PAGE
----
Around the Nation


This is WEEKEND EDITION from NPR News. I'm Scott Simon. Jerry Sandusky has spent what could be the first of many nights behind bars. Late yesterday, a jury found the former Penn State assistant football coach guilty of sexually abusing 10 boys over a decade and a half. Sandusky was at the heart of a scandal that hit the Penn State campus last fall.

Last night, in Bellefonte, Pennsylvania, a crowd outside the county courthouse cheered when the guilty verdicts were announced. NPR's Jeff Brady has the story.


JEFF BRADY, BYLINE: The cheers continued as Pennsylvania Attorney General Linda Kelly praised the investigators and prosecutors at her side.

ATTORNEY GENERAL LINDA KELLY: I also want to offer my most sincere thanks to all the young men, the victims in this case, who came forward to bravely testify during this trial.


BRADY: Jerry Sandusky was found guilty of 45 out of 48 counts. Kelly says she hopes the convictions will help victims.

KELLY: One of the recurring themes of the witnesses' testimony - which came from the voices of the victims themselves, in this case - was, who would believe a kid? And the answer to that question is, we here in Bellefonte, Pennsylvania, would believe a kid.


BRADY: Even before the verdict was read, it seemed clear the Sandusky family was expecting bad news. Jerry Sandusky's wife, Dottie, appeared to fight back tears even before the jury entered the room to announce their verdicts. Earlier in the day, Sandusky's attorney, Joe Amendola, held an impromptu briefing with reporters and said he would probably die of a heart attack if the jury came back with an acquittal. After the verdicts were read, and out in front of the courthouse, Amendola explained one big question - why Jerry Sandusky didn't testify on his own behalf. Amendola says there was a surprise development involving Sandusky's 33-year-old, adopted son, who contacted prosecutors during the trial.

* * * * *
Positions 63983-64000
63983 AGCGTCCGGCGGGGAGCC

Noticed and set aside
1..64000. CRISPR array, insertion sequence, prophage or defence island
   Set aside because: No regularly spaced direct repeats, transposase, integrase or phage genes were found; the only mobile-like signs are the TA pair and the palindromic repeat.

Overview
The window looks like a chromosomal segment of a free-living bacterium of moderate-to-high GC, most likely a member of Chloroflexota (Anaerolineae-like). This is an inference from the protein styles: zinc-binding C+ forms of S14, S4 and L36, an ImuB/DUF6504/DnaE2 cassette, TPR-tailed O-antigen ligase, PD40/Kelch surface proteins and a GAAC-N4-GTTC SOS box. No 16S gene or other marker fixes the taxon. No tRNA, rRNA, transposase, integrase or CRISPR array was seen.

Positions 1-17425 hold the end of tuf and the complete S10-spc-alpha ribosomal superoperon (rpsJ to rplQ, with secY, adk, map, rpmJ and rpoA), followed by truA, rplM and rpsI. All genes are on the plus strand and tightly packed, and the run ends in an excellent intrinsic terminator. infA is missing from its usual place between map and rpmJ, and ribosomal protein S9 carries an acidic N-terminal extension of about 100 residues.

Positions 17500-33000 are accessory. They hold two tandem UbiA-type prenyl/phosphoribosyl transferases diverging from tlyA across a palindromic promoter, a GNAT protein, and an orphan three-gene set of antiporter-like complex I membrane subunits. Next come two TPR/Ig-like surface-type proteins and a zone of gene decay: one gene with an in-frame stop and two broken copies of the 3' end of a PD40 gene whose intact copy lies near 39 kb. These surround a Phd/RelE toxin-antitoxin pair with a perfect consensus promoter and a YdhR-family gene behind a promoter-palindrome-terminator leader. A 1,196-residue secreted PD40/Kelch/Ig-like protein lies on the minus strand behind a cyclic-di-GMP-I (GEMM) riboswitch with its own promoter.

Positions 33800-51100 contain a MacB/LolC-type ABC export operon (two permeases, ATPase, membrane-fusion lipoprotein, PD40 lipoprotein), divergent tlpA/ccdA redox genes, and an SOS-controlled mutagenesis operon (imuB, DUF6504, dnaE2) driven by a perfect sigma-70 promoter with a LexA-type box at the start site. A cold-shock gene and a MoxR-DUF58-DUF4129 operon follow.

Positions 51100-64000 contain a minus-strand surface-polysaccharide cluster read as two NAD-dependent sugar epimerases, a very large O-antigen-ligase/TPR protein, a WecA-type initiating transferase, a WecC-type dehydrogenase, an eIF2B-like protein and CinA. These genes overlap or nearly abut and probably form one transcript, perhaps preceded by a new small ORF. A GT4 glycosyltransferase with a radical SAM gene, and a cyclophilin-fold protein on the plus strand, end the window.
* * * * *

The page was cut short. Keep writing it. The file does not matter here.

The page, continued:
JOE AMENDOLA: Matt Sandusky had gone to them, had contacted them late Thursday afternoon; then made a statement to them Thursday evening, indicating that Jerry had abused him years earlier.

BRADY: Amendola says if Sandusky took the stand, prosecutors would then have called his son to testify.

AMENDOLA: To put Jerry on the stand, to set him up to have Matt come in to this jury and testify against him, would have absolutely destroyed whatever chances he had at acquittal.

BRADY: Sandusky was taken into custody at the courthouse and driven to Center County's jail. Sentencing will take place in about 90 days. Amendola says Sandusky faces a long time in prison.

AMENDOLA: Essentially, the sentence that Jerry will receive will be a life sentence, just due to the length of it.


BRADY: Several hundred people showed up at the courthouse to hear the verdict; among them, Aida Campbell.

AIDA CAMPBELL: I'm excited. I teach martial arts; and I teach about 36 students, ages 5 through 12. And I make sure that they know about predators - and not to trust people.

BRADY: Campbell's husband, Bill, is an adjunct faculty member at Penn State. He also was pleased with the verdict.

BILL CAMPBELL: But it should not be a reflection on the university and the people that work there, the people that go to school there. This is one evil man who did some evil things.

BRADY: Outside and in, there were strong reactions all around - except from Jerry Sandusky himself. As the verdicts were read and then, as sheriff's deputies escorted him out of the room, he had no visible reaction to what had just happened.

Jeff Brady, NPR News, Bellefonte, Pennsylvania.

Copyright © 2012 NPR. All rights reserved. Visit our website terms of use and permissions pages at for further information.

NPR transcripts are created on a rush deadline by a contractor for NPR, and accuracy and availability may vary. This text may not be in its final form and may be updated or revised in the future. Please be aware that the authoritative record of NPR’s programming is the audio.



Please keep your community civil. All comments must follow the Community rules and terms of use, and will be moderated prior to posting. NPR reserves the right to use the comments we receive, in whole or in part, and to use the commenter's name and location, in any medium. See also the Terms of Use, Privacy Policy and Community FAQ.

NPR thanks our sponsors

Become an NPR sponsor

Support comes from